Is it hardcore? Is it metal? This is the new wave of violence
Something big is happening in America. It’s been happening for years, bubbling below the ground, growing and swelling like a balloon, slowly edging its way to surface. You can hear it, but you can’t define it. It’s both hardcore and metal, yet also neither, like Schrödinger’s subgenre. It’s more of a feeling, a primal urge that flows through you, exploiting your inherent lust for aggression and catharsis. It’s a movement; it’s the new wave of violence.
The wave is growing all the time, its crest edging further toward the clouds, pulling in more and more bands from the murky depths. They don’t sound exactly alike, yet they form one cohesive whole, pushing the boundaries of what it means to be heavy. Gulch play bloodthirsty grunting hardcore, Year Of The Knife add death metal inflections to their ’core sound, Drain are purveyors of beatdowns with crossover thrash, Wristmeetrazor channel ’90s screamo, Candy pride themselves on getting from A to B in as fast and brutal way as possible… and on it goes with Jesus Piece, Inclination, Left Behind, SeeYouSpaceCowboy, Mindforce and more all pulling in different, innovative directions. Yet, they all represent the same thing: a sea change. A community tired of living life on a hamster wheel, intent on making something original.
“Even though we all sound different and the exact kind of genres don’t overlap very much, I think there’s a common theme in that it’s all emotionally heavy and driven,” Wristmeetrazor’s bassist/vocalist Justin Fornof tells us today. “I can’t speak for other bands, but we didn’t go out trying to create a new sound, we went out to create what we wanted, and it naturally progressed from there.”
“It’s really awesome to be a part of,” adds Drain’s super-positive vocalist Sam Ciaramitaro. “We’ve not been playing for a long time compared to other bands, but it’s cool to see people that we met four years ago all playing big festivals together. It feels like it’s our time, it’s really awesome.”
Festivals like Philadelphia’s This Is Hardcore and Los Angeles’ Sound And Fury have grown rapidly to become the place to go for the newest, best heavy sounds, uniting bands and fans from all over the world. But if it’s not the same sound that’s bringing everyone together, what is it?
“It’s hard to pinpoint, it’s like a camaraderie, it’s like The Losers Club or something, but in the best way,” smiles Sam. “All of us are outcasts in some way or another: no-one super-cool with no real issues is playing hardcore, everyone has some kind of history, and this is a release and escape for everybody. We all found one thing that brings us all together and it’s really cool.”
Justin, however, sees it differently, musing on the evolution of music fans as a whole.
“Kids listening to music now, as opposed to kids listening to music maybe 15 – 20 years ago, is very different,” he begins. “They don’t necessarily listen to stuff that all sounds the same, they won’t listen to a band of one genre and one genre only, like that’s their only thing. What makes [this wave] gel together, and maybe be someone’s playlist, is the visceral nature of it. To a lesser degree, I think people who don’t [categorise] their music would just look at music that has this violent attack and associate it together. It’s one emotion you can work with.”
Indeed, mood playlists have become big business for companies like Spotify, so this new wave of violence could be symptomatic of an evolution in listening habits. And in a post-Code Orange world, the boundaries of hardcore and metal have been pushed to their limits, with everything beefier and bloodier than before. It’s music with an element of danger and fear, a sense of unpredictability that can’t be faked. But where has this hunger for abrasion and punishment come from?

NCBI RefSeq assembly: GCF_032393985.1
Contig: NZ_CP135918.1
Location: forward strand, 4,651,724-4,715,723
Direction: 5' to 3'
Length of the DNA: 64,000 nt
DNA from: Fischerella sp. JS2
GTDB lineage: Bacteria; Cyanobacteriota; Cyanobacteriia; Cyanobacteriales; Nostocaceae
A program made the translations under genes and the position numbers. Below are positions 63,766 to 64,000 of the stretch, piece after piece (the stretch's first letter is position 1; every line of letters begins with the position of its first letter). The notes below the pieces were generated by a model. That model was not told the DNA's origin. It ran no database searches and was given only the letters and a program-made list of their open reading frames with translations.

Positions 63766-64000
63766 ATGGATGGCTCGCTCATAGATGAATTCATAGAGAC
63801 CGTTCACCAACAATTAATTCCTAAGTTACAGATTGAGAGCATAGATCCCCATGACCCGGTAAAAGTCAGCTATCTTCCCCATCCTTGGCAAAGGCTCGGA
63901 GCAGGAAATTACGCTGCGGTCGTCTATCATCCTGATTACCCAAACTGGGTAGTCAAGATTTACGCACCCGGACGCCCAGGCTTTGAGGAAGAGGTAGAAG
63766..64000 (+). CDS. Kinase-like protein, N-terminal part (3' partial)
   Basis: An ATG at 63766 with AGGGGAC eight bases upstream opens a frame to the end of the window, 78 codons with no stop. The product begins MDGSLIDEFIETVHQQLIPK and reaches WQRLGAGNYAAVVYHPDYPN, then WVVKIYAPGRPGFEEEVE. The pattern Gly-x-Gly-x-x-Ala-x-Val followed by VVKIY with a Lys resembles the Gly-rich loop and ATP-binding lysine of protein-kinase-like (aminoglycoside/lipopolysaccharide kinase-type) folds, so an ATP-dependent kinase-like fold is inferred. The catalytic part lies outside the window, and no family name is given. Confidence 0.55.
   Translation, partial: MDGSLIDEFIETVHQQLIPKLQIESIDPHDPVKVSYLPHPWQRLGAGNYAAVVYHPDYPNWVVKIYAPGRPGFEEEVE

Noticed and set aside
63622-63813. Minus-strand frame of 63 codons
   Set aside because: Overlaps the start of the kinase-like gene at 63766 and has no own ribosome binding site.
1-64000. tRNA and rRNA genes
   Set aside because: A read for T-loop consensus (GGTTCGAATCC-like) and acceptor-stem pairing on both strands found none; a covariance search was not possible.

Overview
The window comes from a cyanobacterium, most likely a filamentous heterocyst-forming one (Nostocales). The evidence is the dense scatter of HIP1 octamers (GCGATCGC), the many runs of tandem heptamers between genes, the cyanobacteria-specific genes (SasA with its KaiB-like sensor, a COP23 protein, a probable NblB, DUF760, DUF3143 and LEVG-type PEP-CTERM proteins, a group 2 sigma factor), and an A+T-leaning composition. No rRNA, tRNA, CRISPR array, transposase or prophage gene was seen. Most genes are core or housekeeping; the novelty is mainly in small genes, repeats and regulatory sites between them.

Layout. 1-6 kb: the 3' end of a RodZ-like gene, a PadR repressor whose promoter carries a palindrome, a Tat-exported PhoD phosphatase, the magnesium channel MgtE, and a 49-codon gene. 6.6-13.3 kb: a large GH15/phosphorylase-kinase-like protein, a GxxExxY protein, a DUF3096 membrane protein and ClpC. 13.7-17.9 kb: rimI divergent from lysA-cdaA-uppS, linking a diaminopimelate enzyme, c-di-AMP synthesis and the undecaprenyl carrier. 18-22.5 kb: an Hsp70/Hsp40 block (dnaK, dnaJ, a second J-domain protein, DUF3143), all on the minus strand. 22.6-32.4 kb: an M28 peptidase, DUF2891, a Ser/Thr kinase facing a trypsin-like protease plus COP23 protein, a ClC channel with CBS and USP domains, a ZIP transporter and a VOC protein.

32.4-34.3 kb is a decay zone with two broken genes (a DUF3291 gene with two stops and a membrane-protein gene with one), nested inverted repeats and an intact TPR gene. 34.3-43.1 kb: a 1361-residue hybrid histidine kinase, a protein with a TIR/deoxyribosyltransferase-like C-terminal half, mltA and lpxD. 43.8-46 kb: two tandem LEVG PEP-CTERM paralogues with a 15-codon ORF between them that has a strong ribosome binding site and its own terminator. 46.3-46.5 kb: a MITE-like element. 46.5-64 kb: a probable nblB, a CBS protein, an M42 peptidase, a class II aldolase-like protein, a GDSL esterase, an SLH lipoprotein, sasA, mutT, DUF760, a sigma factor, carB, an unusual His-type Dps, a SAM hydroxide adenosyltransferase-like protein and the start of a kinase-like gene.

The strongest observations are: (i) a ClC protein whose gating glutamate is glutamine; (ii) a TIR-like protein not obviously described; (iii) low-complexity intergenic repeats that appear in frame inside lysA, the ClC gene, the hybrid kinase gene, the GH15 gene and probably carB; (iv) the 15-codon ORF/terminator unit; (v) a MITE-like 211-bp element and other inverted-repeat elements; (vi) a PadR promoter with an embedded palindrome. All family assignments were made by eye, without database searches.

“I think it’s something that kids have been missing out on,” says Justin. “I don’t mean to disparage some of the more recent trends in metal and deathcore – stuff that has more of a processed thing where all the records look similar, have similar tracklisting, similar riffs – but I think to some people that would probably be off-putting. You listen to something like that, and it’s a safe thing, but people don’t want to hear safe anymore; I wanna hear something that’s so off-the-wall that people don’t understand it unless they really get it.”
Musical innovation aside, there might be a deeper, psychological answer to the rock and metal community’s craving to have their skull caved in, as Candy guitarist Michael Quick posits.
“An obvious and maybe over-the-top ideological answer, which might be kind of bullshit, is that the climate of the world is fucking insane right now, and more people are down to be into aggressive music than they have been for a long time,” he says, joining Kerrang! over Zoom with vocalist Zak Quiram.
Michael continues, “When we went on tour with Ghostemane in The States, kids who were not into hardcore – who were into crazy, weird, goth-rap music – and had never heard of us, definitely responded well to that kind of thing. They were kids, the average age of 16, and responded without having any preconceived notion of what hardcore is, so maybe that’s what it is – the climate is so fucked up that people want some creative outlet for that fucked-up energy.”
But there is more to this wave than beatdowns and screaming at the sky. These bands have something to say: be it deeply personal or overtly political. Drain’s latest record California Cursed aims its crosshairs firmly on Sam’s home state, while bands like Candy use their platform to speak truth to power at every turn.
“I feel like our duty is to touch upon this stuff,” says Michael, chatting ahead of the recent U.S. election. “It needs to be confrontational to the mainstream, not just mainstream art, but mainstream political views, which clearly in [the U.S and UK] are getting assholes elected. We have some kind of a platform, so we need to say something about that.”
As Zak notes, when Candy formed as a band, the idea of Donald Trump as President of the United States was becoming more and more likely, which casts a long shadow over the band’s lyrics and core message.
“It felt like we were entering a dangerous place for our country to be in, and it’s super-upsetting to see every day. For us to sit there and not do anything about it feels morally wrong, and that is something that we want to make apparent. We like to tell other people how we feel in the hope that it changes the next person and the next person – it starts with a small community, but hopefully it grows outside of that.”